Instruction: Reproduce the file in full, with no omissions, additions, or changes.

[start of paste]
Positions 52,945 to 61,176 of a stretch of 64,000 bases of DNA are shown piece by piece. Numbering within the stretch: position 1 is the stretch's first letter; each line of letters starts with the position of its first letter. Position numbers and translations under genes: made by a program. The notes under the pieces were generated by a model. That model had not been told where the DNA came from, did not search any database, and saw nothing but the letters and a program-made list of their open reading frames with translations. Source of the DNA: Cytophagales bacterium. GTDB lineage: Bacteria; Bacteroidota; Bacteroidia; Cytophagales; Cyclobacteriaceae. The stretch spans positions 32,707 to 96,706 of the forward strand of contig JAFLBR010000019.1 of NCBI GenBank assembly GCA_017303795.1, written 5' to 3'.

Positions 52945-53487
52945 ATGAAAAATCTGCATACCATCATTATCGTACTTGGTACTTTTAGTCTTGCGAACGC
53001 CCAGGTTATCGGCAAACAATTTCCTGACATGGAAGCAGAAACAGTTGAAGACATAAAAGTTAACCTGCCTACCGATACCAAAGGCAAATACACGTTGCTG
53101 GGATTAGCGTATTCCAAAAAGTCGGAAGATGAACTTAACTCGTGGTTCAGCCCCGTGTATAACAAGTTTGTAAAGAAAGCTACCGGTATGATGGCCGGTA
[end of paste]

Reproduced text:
Positions 52,945 to 61,176 of a stretch of 64,000 bases of DNA are shown piece by piece. Numbering within the stretch: position 1 is the stretch's first letter; each line of letters starts with the position of its first letter. Position numbers and translations under genes: made by a program. The notes under the pieces were generated by a model. That model had not been told where the DNA came from, did not search any database, and saw nothing but the letters and a program-made list of their open reading frames with translations. Source of the DNA: Cytophagales bacterium. GTDB lineage: Bacteria; Bacteroidota; Bacteroidia; Cytophagales; Cyclobacteriaceae. The stretch spans positions 32,707 to 96,706 of the forward strand of contig JAFLBR010000019.1 of NCBI GenBank assembly GCA_017303795.1, written 5' to 3'.

Positions 52945-53487
52945 ATGAAAAATCTGCATACCATCATTATCGTACTTGGTACTTTTAGTCTTGCGAACGC
53001 CCAGGTTATCGGCAAACAATTTCCTGACATGGAAGCAGAAACAGTTGAAGACATAAAAGTTAACCTGCCTACCGATACCAAAGGCAAATACACGTTGCTG
53101 GGATTAGCGTATTCCAAAAAGTCGGAAGATGAACTTAACTCGTGGTTCAGCCCCGTGTATAACAAGTTTGTAAAGAAAGCTACCGGTATGATGGCCGGTA